When an Injured Luis Suárez Made England Bite the Dust

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It’s 19 June 2014. It’s just starting to go dark. It’s nearly time for England to filter out of the tunnel and onto the pitch for their warm-up at the Arena de São Paulo.

England started their Brazilian World Cup journey five days ago, with defeat to Italy in the middle of the steaming hot Amazonian jungle. While it was painful to concede the winner to a blast from the past in Mario Balotelli, England’s was a promising performance. Roy Hodgson’s players had looked buoyant and at times brilliant — energised by the silky Adam Lallana and teenager Raheem Sterling.

But a loss is a loss is a loss. England must regroup now, against a determined side punching above its weight since the genesis of international football. Uruguay is a country of fewer than 4 million people, yet the nation has won the World Cup twice, and thus more times than England. Its best player is also the Premier League’s. Luis Suárez has been sumptuous for Brendan Rodgers’s thrilling Liverpool side all season.

However, so have Daniel Sturridge and Sterling. The two young England attackers are just as likely to win the match for their nation as Suárez is for his. Part of that is down to the fact the Uruguayan has been out for a month with a knee injury. His manager Óscar Tabárez said a few days ago that Suárez may miss this clash too, just as he did when Uruguay were stunned by minnows Costa Rica in their opener. No Suárez would certainly make England’s job simpler.

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The teams are in, and so is Luis Suárez. The radio stations react in shock, as do England fans around the world. They had expected to face Uruguay without Suárez, offering a very real possibility to right the wrongs of the Italy defeat with a first win of the World Cup. Suárez’s involvement makes that challenge harder — though he hasn’t played in a month and is far from match-sharp.

Kick-off. Uruguay may be small, but they show fight and industry that England cannot match. Hodgson’s side played better than this in the opening exchanges against Italy and still lost. England’s campaign is showing signs of serious wear and tear early on.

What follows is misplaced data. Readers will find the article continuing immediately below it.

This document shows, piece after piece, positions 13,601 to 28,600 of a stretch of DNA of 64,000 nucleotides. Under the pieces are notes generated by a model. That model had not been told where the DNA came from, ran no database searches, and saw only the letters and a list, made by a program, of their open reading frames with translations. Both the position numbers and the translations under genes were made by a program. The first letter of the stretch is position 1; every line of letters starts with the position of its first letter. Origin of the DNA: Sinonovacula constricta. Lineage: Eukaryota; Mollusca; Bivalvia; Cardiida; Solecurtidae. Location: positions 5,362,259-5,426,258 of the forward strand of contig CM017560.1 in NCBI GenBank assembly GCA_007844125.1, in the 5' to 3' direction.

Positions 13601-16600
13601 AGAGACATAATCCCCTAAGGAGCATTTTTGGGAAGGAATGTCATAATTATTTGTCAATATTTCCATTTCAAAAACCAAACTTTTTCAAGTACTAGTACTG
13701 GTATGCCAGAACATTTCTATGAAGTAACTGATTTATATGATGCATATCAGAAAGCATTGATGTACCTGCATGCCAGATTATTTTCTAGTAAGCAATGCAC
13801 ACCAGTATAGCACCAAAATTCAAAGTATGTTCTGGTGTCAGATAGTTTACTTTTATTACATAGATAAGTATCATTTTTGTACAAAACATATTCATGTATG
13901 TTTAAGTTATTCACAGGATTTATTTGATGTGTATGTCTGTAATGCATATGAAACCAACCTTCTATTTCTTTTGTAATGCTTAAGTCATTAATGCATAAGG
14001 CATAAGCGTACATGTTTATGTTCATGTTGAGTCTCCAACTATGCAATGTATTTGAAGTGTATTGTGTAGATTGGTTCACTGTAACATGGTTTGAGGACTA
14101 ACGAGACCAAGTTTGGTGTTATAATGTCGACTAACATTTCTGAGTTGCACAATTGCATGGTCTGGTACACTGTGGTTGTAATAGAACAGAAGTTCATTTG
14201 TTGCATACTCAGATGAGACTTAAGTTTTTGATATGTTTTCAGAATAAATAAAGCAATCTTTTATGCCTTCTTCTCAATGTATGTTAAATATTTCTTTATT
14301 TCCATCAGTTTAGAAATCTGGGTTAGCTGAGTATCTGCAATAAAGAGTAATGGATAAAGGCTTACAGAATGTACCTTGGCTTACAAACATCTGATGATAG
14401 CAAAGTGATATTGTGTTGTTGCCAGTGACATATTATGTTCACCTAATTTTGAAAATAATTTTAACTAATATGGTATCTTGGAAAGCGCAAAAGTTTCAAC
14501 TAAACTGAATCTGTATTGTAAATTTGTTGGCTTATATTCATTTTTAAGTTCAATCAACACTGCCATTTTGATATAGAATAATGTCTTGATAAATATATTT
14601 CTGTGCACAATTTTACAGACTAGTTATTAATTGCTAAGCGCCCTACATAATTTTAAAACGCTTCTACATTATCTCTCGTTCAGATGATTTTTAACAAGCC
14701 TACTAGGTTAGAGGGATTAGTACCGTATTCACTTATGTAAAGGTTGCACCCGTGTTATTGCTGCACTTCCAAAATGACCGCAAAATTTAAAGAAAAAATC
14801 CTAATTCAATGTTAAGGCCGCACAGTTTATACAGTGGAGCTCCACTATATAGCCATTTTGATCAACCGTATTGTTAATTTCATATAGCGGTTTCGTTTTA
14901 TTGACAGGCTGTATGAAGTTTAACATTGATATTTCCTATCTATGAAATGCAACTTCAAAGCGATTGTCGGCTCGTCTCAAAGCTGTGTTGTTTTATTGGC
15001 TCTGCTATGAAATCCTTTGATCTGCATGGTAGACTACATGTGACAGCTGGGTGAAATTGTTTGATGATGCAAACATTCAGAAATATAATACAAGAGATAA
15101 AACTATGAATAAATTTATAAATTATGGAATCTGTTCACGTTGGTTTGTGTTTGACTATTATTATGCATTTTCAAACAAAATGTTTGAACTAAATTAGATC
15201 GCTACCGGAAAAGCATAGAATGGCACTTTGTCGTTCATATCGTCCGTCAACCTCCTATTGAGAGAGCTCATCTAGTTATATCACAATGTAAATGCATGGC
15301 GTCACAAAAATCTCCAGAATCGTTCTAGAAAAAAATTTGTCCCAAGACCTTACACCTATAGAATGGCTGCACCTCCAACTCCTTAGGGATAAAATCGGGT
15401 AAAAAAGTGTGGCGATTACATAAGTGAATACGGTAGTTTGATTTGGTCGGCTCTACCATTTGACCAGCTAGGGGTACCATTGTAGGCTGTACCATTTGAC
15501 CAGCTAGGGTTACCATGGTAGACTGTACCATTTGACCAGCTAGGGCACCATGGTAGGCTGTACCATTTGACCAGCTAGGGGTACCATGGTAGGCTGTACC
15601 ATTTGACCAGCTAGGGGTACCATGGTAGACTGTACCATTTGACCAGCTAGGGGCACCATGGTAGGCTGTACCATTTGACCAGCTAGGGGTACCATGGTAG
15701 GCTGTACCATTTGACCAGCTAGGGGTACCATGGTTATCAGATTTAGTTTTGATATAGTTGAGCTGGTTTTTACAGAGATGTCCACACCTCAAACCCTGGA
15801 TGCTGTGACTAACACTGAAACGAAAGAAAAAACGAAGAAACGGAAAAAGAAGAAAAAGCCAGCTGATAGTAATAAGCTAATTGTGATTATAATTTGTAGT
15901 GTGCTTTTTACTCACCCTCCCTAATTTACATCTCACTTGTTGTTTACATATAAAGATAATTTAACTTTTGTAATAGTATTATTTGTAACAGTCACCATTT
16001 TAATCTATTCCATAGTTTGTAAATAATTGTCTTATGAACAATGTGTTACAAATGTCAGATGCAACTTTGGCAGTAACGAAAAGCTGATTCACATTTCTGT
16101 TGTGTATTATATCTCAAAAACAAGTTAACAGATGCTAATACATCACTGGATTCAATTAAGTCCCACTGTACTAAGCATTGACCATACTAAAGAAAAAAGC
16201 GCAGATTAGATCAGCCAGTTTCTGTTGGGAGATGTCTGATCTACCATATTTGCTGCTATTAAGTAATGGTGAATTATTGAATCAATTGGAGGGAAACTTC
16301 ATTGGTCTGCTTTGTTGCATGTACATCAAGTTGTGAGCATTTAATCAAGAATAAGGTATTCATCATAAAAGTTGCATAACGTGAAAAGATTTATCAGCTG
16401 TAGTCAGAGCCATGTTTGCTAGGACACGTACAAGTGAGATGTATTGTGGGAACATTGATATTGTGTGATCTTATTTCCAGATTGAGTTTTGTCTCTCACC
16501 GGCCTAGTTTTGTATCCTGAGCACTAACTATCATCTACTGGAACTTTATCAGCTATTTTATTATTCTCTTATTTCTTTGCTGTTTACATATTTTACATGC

From an England free-kick, Wayne Rooney squeezes as much as he possibly can out of his leap, but can only find the post with his header from a yard out. Uruguay survive a rare England chance. Then, from defence to attack, they score. The ball is fed out wide left to Suárez’s wily old strike partner Edinson Cavani. Glen Johnson gets nowhere near tight enough to a player of such calibre, and within an instant that shows. Cavani clips in a mean ball which drifts over the hapless heads of England’s entire backline and midfield. Suárez meets it, nodding past Joe Hart.

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It is a crushing blow for the men in white. It hurts to concede, and to be heading for a second successive defeat as it stands. The pain is compounded, though, by the fact it is Liverpool’s little magician who has scored it. How dare he.

After the break, England start to build momentum again. Cavani is inexplicably allowed a chance he should never have been afforded, but for the most part it is now Rooney, Sturridge and Sterling who are looking most likely to cause the net to bulge. From Johnson’s run and cross, Rooney eventually does. With 15 minutes to go, he scores the first World Cup goal of his career. If England can nick it now and beat Costa Rica, they’ll be through to the last 16.

Uruguay’s experienced goalkeeper Fernando Muslera takes a monstrous goal-kick. It looks set to sail over everyone and into the grasp of his opposite number Hart. But as Steven Gerrard leaps to try to head it clear, he can’t quite rise high enough and is only able to get a nick on it, slowing it down but not changing its direction. Suárez, a predator waiting to pounce, holds his run, follows the ball, and beats Gary Cahill and Phil Jagielka to the ball in behind — the two of them resembling fridge freezers more than elite-level centre-backs.

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Suárez fires through Hart — and through the hearts of England. It is a ferocious effort which leaves Manchester City’s No 1 no chance whatsoever. And it leaves England next-to-no chance of progression at this World Cup. A Suárez goal assisted by Gerrard. There have been plenty of those, but what a nightmare that we’ve just seen one in this competition. 62% possession and England still go bombing out.

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Costa Rica — minnows in this group of death — finish top, above Uruguay, Italy and England. Having a Jules Rimet trophy or two under your belt means nothing for your chances of success at this World Cup, it turns out. England crash out six days into the tournament. Suárez bites Giorgio Chiellini in his final group game and is given a four-month ban from all footballing activity. He signs for Barcelona, never playing with Gerrard at Liverpool ever again.

Gerrard and England are not only Suárez’s latest prey, but are made to look like fools in the process. To borrow a cliché, it feels like this is Luis Suárez’s world and England are simply living in it. Living, at least until he killed them off.

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